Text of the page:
Josh Taylor offers Jack Catterall a rematch at 147 with NO belts

By Jim Calfa: Two days after his highly controversial 12 round split decision victory, undisputed light welterweight champion Josh Taylor spoke up today, saying he would be willing to give Jack Catterall a rematch, albeit with NO titles on the line in the 147-lb division.

The rematch with Taylor (19-0, 13 KOs), should Catterall (26-1, 13 KOs) accept it, wouldn’t give him the chance to become the four-belt champion at 140 and open the door to make millions as the undisputed light welterweight champion.

The endorsement money alone that Catterall could have pulled in as the undisputed light welterweight champion would be enormous.

Without the four titles on the line, a rematch against Taylor wouldn’t be worth it. There’s no gain for Catterall other than the payday from the fight, which would be good, but it wouldn’t have the long-lasting impact as it would if Jack were to capture Taylor’s four 140lb straps.

Last Saturday night, Scottish fighter Taylor defeated his WBO mandatory Catterall by a controversial 12 round split decision at the SSE Hydro Arena in Glasgow, Scotland. The scores were 113-112, 114-111 for Taylor, and 113-112 for Catterall.

In the aftermath of the fight, fans have complained repeatedly over the results of the Taylor-Catterall battle, believing that Catterall deserved the victory.

Taylor offers Catterall a rematch at 147 

“I’ve had a chance to watch the fight back. First and foremost, I want to congratulate Jack Catterall on a great fight,” said Taylor on Instagram. “He rose to the occasion and fought a valiant fight. However, I believe I won a very close contest.

Image: Josh Taylor offers Jack Catterall a rematch at 147 with NO belts

“Many fans believe Jack deserved the decision, and that’s fine,” Taylor continued. “We both went in there and fought our guts out for 12 rounds, but the personal attacks on myself and especially my family are disgusting and uncalled for.

“My days at 140 are numbered. My future is at welterweight. Jack Catterall deserves another title shot, and as soon as possible. I’ve never ducked a challenge in my career, and I’d be happy to fight Jack again. Still, it would have to be at welterweight,” said Taylor in making it clear Catterall WON’T get the opportunity to fight for the undisputed 140-lb championship.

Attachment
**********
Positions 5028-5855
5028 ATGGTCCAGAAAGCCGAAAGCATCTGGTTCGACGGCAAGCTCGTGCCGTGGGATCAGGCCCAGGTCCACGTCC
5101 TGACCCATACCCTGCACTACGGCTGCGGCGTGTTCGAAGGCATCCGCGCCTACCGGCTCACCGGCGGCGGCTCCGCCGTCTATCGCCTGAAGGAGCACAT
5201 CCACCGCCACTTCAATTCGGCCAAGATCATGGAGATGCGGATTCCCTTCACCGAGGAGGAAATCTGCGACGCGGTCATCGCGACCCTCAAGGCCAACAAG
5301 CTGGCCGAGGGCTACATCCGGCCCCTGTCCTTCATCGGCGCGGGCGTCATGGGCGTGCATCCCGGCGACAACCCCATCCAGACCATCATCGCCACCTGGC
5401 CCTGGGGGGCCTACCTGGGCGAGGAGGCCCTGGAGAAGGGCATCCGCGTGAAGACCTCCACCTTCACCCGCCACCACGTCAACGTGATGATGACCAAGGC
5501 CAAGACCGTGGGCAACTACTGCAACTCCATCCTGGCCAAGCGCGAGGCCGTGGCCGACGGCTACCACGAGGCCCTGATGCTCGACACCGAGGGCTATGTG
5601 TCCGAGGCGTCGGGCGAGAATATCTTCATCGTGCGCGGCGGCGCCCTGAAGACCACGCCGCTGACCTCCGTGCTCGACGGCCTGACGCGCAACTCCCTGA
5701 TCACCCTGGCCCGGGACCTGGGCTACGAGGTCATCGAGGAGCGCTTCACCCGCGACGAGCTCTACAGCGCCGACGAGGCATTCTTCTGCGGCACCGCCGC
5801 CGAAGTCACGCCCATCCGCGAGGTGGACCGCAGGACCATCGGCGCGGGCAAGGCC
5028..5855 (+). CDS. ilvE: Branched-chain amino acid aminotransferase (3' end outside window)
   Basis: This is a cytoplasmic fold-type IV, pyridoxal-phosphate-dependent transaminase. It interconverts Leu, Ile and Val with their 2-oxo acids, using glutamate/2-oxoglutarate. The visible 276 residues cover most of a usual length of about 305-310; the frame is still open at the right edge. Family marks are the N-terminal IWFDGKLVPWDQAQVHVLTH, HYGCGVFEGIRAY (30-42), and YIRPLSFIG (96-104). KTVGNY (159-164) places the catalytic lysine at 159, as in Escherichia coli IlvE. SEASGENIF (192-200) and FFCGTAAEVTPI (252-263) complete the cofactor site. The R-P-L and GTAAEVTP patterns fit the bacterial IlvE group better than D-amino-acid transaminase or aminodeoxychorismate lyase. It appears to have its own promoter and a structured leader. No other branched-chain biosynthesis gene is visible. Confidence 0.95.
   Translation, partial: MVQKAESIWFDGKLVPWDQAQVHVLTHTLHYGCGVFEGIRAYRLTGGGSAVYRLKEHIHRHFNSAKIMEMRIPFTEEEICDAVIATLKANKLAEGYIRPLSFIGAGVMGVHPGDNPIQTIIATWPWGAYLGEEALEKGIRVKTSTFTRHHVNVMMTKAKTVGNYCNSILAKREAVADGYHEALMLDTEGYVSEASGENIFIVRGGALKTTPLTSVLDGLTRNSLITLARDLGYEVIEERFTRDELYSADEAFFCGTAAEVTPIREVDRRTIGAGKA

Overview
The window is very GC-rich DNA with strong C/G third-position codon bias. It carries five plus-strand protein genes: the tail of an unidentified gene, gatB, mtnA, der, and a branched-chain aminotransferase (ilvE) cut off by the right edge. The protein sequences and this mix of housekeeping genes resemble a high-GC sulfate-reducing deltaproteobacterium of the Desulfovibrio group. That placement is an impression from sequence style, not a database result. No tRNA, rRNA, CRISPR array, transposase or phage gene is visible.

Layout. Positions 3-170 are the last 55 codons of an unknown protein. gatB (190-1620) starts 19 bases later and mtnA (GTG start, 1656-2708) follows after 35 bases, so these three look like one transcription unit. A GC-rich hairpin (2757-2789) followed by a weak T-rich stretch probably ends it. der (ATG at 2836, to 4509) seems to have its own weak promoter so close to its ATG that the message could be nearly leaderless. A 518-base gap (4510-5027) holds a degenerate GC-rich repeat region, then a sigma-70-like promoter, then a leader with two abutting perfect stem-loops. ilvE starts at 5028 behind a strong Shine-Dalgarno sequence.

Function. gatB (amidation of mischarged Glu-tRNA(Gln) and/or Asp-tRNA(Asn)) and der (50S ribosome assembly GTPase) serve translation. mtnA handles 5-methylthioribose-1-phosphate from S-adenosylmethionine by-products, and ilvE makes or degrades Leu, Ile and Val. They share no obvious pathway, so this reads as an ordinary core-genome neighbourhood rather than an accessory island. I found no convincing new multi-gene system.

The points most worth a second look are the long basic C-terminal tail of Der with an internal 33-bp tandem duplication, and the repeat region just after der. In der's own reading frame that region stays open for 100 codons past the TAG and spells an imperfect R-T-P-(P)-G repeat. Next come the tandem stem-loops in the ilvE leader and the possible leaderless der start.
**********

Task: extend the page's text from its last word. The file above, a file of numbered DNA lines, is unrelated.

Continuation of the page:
If this is the best that Catterall can get from Taylor, he might want to accept his offer of a rematch.

The chances of Catterall making life-changing money beating Taylor and taking his four 140-lb titles from him wouldn’t be there for him.

Given the amount of interest from boxing fans in a Taylor-Catterall rematch, Catterall will likely make more money going in that direction than battling for one of the soon to be vacated four titles at 140.

It’s a shame that Taylor doesn’t want to return to the 140-lb division to fight Catterall with all four belts at stake. You can argue that Taylor’s self-confidence is shot after the way he struggled against Catterall, and he’s not willing to chance it in a rematch at 140.

Taylor’s problems against Catterall didn’t stem from him being weight drained. The reality is Taylor is getting older, he took a lot of punishment in his previous fight against Jose Ramiez, and he never was a great fighter to begin with.

Taylor likes to say that he cleaned out the 140-lb division, but the truth is, he hasn’t scratched the surface in terms of beating all the talented fighters in the division. His best wins at light welterweight have come against these fighters:

  • Jose Ramirez
  • Regis Prograis
  • Jack Catterall
  • Viktor Postol
  • Ivan Baranchyk

Taylor’s wins over Prograis, Ramirez, and Catterall could have gone the other way. The Prograis should have been a draw, and as we saw last Saturday, Catterall got the business in Glasgow. He beat Ramirez by knocking him down after hitting him on the break.

In leaving the 140-lb division, Taylor is skipping over this murderers row of killers:

  • Subriel Matias
  • Jose Zepeda
  • Arnold Barboza Jr
  • Teofimo Lopez Jr
  • Shohjahon Ergashev
  • Sandor Martin
  • Shakhram Giyasov

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